After Pressing Start: Prince of Persia Sands of Time
One of my favorite things about Prince of Persia: Sands of Time is the ability to rewind time. It’s immensely enjoyable to undo your small mistakes rather than having to restart a level or reload a saved game. It’s a mechanic that is so useful that I’m seriously astounded that every single game hasn’t been including it since the release of Sands of Time. I mean seriously, modern games, you don’t have a rewind feature? What else don’t you have, a quicksave function? Oh wait, some of you don’t; I’m looking at you, console games. Enough of my delighted rambling, those gripes are for a different article. What I really want to talk about is time travel and storytelling, and how one affects the telling of the other in Prince of Persia: Sands of Time.
Time travel is hard to do, but PoP:SoT handles it like a circus time-tamer making minutes dance for our pleasure. The keystone to its time travel storytelling is an absurdly short and initially perplexing piece of gameplay that takes place on a balcony.
The menu of the game is backdropped by a jungle at night. As soon as you press “start” the menu disappears and the camera zooms through the jungle until it you’re looking at the balcony of a palace where your character stands. You can control the Prince now. You can jump and run to your hearts content as long as your heart is content going nowhere on a tiny balcony. It becomes clear there is nothing to do except go through the curtains and into the light of the palace.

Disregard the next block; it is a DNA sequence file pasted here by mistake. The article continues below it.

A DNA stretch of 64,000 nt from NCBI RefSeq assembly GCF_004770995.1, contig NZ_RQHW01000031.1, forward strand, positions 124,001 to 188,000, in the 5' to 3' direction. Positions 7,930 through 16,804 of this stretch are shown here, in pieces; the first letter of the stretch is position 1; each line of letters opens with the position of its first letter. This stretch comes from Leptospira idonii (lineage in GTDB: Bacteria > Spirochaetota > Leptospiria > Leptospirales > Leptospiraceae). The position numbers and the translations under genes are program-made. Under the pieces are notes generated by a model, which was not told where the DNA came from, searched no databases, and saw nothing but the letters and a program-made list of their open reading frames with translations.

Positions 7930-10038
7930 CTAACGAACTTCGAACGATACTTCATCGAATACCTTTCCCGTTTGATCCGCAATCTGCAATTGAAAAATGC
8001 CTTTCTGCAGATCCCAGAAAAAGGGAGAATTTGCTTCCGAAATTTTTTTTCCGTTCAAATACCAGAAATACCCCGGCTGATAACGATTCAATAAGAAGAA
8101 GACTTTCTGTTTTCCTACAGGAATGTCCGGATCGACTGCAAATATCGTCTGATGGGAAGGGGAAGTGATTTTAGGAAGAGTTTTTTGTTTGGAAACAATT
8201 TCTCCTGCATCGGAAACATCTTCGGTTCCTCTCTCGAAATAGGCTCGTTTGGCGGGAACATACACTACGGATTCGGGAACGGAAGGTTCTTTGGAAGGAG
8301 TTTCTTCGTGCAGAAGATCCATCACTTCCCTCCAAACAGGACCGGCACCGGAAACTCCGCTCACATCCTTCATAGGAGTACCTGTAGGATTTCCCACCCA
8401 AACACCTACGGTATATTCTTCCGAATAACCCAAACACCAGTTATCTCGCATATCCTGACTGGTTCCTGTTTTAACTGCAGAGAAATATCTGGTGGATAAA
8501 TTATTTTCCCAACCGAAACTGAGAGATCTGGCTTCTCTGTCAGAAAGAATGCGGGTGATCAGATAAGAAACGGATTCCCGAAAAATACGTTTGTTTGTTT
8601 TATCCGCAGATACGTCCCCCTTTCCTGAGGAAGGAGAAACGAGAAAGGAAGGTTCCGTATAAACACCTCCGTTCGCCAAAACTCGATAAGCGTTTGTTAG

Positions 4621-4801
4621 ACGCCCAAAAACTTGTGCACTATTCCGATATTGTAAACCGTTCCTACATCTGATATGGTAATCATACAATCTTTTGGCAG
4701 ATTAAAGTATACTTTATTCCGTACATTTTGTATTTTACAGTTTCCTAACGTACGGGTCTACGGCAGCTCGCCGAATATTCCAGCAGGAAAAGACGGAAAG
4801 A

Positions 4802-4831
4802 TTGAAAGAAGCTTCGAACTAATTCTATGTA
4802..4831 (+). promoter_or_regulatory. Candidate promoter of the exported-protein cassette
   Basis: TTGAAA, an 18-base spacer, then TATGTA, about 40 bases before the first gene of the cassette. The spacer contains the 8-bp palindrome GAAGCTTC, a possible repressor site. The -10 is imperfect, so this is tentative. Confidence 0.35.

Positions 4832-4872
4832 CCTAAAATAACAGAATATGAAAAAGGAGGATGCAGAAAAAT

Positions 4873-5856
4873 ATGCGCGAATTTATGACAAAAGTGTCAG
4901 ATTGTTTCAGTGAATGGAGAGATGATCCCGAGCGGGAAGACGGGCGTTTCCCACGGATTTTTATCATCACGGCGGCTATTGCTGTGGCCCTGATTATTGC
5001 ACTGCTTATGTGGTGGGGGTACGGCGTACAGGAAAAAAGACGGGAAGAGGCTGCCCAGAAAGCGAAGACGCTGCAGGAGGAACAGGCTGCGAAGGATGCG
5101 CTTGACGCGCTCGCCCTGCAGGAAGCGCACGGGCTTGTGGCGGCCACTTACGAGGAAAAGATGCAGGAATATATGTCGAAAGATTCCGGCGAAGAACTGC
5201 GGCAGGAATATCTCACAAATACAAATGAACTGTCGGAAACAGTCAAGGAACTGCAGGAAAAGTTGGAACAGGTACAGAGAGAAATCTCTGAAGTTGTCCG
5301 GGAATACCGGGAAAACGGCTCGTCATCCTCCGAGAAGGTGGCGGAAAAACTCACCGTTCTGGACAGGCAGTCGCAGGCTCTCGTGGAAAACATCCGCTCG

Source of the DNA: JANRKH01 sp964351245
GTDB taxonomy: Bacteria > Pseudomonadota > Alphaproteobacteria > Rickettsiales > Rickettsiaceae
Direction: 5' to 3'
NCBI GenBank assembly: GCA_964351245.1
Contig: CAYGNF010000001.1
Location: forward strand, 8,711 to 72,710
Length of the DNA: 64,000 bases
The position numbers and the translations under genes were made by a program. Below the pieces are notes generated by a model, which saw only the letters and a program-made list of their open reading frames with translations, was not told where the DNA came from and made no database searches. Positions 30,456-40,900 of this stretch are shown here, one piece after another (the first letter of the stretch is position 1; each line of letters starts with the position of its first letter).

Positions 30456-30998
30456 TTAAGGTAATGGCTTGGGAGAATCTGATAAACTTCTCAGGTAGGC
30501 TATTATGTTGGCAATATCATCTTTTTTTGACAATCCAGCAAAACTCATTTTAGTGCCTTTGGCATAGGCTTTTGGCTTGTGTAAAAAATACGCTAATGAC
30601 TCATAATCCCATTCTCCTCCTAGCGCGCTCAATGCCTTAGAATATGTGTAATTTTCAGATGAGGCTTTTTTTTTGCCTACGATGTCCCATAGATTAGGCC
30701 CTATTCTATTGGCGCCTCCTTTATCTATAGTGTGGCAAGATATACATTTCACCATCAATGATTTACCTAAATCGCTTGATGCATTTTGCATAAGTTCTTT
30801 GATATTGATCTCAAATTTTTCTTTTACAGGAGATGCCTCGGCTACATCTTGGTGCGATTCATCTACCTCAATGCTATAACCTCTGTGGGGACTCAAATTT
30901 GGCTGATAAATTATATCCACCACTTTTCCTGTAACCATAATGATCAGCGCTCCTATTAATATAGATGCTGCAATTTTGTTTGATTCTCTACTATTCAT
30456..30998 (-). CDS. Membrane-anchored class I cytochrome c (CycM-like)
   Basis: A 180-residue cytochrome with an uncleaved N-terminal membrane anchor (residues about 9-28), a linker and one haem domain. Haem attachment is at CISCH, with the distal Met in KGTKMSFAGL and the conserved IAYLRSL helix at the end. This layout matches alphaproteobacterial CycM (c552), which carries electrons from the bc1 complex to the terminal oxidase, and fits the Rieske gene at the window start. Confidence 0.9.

When you enter, the game cuts to a cinematic. The main character, the Prince, speaks this monologue:
Thanks, unnamed member of Persian royalty, I will sit down. You didn’t say it explicitly, but I get the feeling you also want me to eat this bag of Funyuns which are a snack unlike any I have ever tasted.
While the Prince speaks his monologue we see a sleeping woman, then the Prince running through a rainy jungle at night, then the woman wakes up in fright. The cinematic and monologue move on to how the Prince and his father invade a Maharaja’s castle with the help of the Raja’s traitorous vizier. When the cinematic ends you’re playing in the besieged castle during the day.
Wait, hold on. What happened to the balcony scene at night, what was the point of that? Why was there a sleeping woman? Why did the game start with those things and why didn’t it start with the attack on the castle? Good storytelling, that’s why.
Just bear with me in this next statement: The Prince’s story is not our story, the telling of the story is our story. So, the attack on the castle is the start of the Prince’s narrative, but the balcony scene is the start of our narrative.